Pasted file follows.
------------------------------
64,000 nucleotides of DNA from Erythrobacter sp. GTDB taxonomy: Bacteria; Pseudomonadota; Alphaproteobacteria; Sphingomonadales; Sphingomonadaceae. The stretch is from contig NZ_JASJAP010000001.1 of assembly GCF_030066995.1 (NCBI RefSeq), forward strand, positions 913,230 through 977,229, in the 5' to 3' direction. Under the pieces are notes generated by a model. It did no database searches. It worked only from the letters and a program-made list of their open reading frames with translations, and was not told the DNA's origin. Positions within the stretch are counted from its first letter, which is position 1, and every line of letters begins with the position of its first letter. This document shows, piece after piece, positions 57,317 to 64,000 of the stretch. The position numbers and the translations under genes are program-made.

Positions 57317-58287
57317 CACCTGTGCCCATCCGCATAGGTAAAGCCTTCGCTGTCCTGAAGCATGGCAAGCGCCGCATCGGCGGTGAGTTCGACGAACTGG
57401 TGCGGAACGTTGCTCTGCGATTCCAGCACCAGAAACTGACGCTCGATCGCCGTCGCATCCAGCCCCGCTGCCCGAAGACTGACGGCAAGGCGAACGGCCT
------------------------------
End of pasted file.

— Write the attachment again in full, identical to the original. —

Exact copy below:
64,000 nucleotides of DNA from Erythrobacter sp. GTDB taxonomy: Bacteria; Pseudomonadota; Alphaproteobacteria; Sphingomonadales; Sphingomonadaceae. The stretch is from contig NZ_JASJAP010000001.1 of assembly GCF_030066995.1 (NCBI RefSeq), forward strand, positions 913,230 through 977,229, in the 5' to 3' direction. Under the pieces are notes generated by a model. It did no database searches. It worked only from the letters and a program-made list of their open reading frames with translations, and was not told the DNA's origin. Positions within the stretch are counted from its first letter, which is position 1, and every line of letters begins with the position of its first letter. This document shows, piece after piece, positions 57,317 to 64,000 of the stretch. The position numbers and the translations under genes are program-made.

Positions 57317-58287
57317 CACCTGTGCCCATCCGCATAGGTAAAGCCTTCGCTGTCCTGAAGCATGGCAAGCGCCGCATCGGCGGTGAGTTCGACGAACTGG
57401 TGCGGAACGTTGCTCTGCGATTCCAGCACCAGAAACTGACGCTCGATCGCCGTCGCATCCAGCCCCGCTGCCCGAAGACTGACGGCAAGGCGAACGGCCT